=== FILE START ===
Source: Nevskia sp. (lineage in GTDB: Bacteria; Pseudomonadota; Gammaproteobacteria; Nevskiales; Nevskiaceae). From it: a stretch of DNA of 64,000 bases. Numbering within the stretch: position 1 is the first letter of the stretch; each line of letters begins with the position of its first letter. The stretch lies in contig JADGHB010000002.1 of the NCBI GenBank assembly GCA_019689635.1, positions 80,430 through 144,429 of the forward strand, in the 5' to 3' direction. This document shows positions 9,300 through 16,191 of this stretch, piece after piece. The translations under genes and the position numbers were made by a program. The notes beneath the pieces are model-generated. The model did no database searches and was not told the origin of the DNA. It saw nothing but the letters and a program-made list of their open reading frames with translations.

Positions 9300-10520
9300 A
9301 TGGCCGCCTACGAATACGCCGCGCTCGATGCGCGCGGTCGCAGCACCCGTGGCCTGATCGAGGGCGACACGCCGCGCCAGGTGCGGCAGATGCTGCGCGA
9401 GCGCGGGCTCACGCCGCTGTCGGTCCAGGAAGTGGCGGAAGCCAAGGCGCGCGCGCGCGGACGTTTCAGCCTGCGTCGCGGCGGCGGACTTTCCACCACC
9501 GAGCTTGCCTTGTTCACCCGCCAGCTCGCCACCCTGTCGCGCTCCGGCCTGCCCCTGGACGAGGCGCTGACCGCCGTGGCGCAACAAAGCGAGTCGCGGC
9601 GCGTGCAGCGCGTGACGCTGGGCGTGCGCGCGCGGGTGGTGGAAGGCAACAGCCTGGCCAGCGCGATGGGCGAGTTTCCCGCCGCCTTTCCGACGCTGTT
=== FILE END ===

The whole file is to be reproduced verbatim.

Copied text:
Source: Nevskia sp. (lineage in GTDB: Bacteria; Pseudomonadota; Gammaproteobacteria; Nevskiales; Nevskiaceae). From it: a stretch of DNA of 64,000 bases. Numbering within the stretch: position 1 is the first letter of the stretch; each line of letters begins with the position of its first letter. The stretch lies in contig JADGHB010000002.1 of the NCBI GenBank assembly GCA_019689635.1, positions 80,430 through 144,429 of the forward strand, in the 5' to 3' direction. This document shows positions 9,300 through 16,191 of this stretch, piece after piece. The translations under genes and the position numbers were made by a program. The notes beneath the pieces are model-generated. The model did no database searches and was not told the origin of the DNA. It saw nothing but the letters and a program-made list of their open reading frames with translations.

Positions 9300-10520
9300 A
9301 TGGCCGCCTACGAATACGCCGCGCTCGATGCGCGCGGTCGCAGCACCCGTGGCCTGATCGAGGGCGACACGCCGCGCCAGGTGCGGCAGATGCTGCGCGA
9401 GCGCGGGCTCACGCCGCTGTCGGTCCAGGAAGTGGCGGAAGCCAAGGCGCGCGCGCGCGGACGTTTCAGCCTGCGTCGCGGCGGCGGACTTTCCACCACC
9501 GAGCTTGCCTTGTTCACCCGCCAGCTCGCCACCCTGTCGCGCTCCGGCCTGCCCCTGGACGAGGCGCTGACCGCCGTGGCGCAACAAAGCGAGTCGCGGC
9601 GCGTGCAGCGCGTGACGCTGGGCGTGCGCGCGCGGGTGGTGGAAGGCAACAGCCTGGCCAGCGCGATGGGCGAGTTTCCCGCCGCCTTTCCGACGCTGTT